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SA Homes Ablaze In Winter – 11 Crucial Fire Safety Tips

SA Homes Ablaze In Winter – 11 Crucial Fire Safety Tips

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As winter strengthens its icy grip – gas heaters, fireplaces, electric heaters, paraffin stoves, electric blankets, hot, home-cooked meals and more are being summoned to drive away the cold. Following an increasing amount of house fires – the most recent occurring in Bergbron, Soweto, Weltevreden Park, Doornpoort and Secunda – South Africans are urged to be more vigilant when it comes to fire safety.

According to City of Johannesburg Emergency Management Services spokesperson, Robert Mulaudzi, paraffin stoves and candles remain the most common cause of fires in informal settlements, whilst electric and gas heaters pose a significant challenge for EMS in other neighbourhoods. There are, however, countless other ways in which house fires can start.

“One of the biggest concerns around house fires is the belief that ‘it can never happen to me’,” says Ricardo Coetzee, Head of Auto & General Insurance, “The fact is that it can and will if you let your guard down. It takes only one ember close to a flammable material, one faulty gas hose or wire or one switch left in the ON or OPEN setting for you to become part of the statistics of total loss of your property… or worse.”

Auto & General offers the following safety tips to prevent winter warmth turning into a chilly catastrophe:

  1. Trust the pros: Make sure that all heating appliances and devices are SABS approved and, where applicable, installed by a certified service provider. Improperly installed heating devices have been the cause of numerous deaths in South Africa.
  2. Read and obey the manual: It’s crucial to operate devices within manufacturers’ limits. Setting a device to maximum heat for extended periods of time, not placing a device on a level surface, moving it around whilst in operation or charging a device for longer than recommended, for example, could pose a serious risk.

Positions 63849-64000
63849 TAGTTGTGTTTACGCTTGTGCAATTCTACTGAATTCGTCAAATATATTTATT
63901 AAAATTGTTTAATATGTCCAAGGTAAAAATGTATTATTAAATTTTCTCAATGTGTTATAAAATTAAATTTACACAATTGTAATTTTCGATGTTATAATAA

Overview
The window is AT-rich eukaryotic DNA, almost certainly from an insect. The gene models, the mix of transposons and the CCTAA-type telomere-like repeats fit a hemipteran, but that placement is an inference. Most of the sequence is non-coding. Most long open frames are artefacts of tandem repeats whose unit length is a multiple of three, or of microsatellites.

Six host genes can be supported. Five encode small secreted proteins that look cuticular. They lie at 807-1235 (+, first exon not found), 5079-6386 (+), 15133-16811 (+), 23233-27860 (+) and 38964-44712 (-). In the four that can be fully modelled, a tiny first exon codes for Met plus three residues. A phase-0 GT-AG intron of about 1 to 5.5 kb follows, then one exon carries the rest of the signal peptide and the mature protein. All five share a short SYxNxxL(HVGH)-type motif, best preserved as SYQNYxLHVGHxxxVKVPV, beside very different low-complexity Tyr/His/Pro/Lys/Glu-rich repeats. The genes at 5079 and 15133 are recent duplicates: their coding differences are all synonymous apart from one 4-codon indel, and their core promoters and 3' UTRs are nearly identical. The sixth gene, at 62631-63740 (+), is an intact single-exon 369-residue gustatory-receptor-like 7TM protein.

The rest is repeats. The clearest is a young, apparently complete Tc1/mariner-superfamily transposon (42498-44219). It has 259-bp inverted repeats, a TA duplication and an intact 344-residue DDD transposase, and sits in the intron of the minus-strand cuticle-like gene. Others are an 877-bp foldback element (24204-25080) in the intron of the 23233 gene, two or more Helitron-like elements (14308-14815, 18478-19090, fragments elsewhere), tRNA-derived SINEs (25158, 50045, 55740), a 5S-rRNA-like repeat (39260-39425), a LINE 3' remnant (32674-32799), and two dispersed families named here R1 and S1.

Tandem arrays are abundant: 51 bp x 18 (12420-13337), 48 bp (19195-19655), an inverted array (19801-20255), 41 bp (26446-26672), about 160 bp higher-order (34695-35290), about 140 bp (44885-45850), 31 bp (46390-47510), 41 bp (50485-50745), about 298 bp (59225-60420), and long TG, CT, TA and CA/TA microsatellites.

3. Wire & pipe check: Make sure that appliances and other heating devices, as well as their piping and wiring, are in a good, safe working order. Take gas bottles to your nearest gas retailer to have them checked for leaks on a regular basis. This includes gas bottles used for heaters, braais and stoves.
  4. Keep an eye: In the US, fires resulting from cooking, and more specifically unattended cooking, is a major concern. Never leave heaters, electrical blankets, candles or stoves unattended. Exercise special caution before going to bed at night to make sure that all heat sources are turned off. 
  5. Plug pressure: Do not overload one single power source. Unplug and switch off all electrical appliances that are not in use.
  6. Vent wise: Make sure that heating, electric and electronic devices are in a spacious and well-ventilated spot to prevent overheating. Do not cover heaters with clothing or other material that you wish to warm or dry.
  7. Light first, gas second: If you have a gas heater or cook with gas, light the match or lighter first, before turning on the gas.
  8. Declutter: Keep clutter to a minimum in and around your home, as this could add fuel to a fire, and keep flammable materials, including fuels, far away from heat sources.
  9. Smoke smart: If possible, install smoke detectors throughout your home.
  10. Arm’s reach: Have a fire extinguisher available, specifically near the kitchen and other areas where heat sources are frequently used. Make sure that you know how to activate and operate it.
  11. Emergency plan: Make sure that trip switches and emergency cut-off valves are in good working order. Have all emergency contact details within easy reach and don’t wait until a fire is out of control before contacting emergency response teams.

“Attention to detail and continued vigilance can save your home and/or the lives of your loved ones, so it’s imperative to not save fire safety discussions for later, when it may be too late,” Coetzee concludes. “In the event that calamity does strike, always remember, firstly, that your life is more important than any possession and, secondly, that having comprehensive insurance in place should be non-negotiable.”

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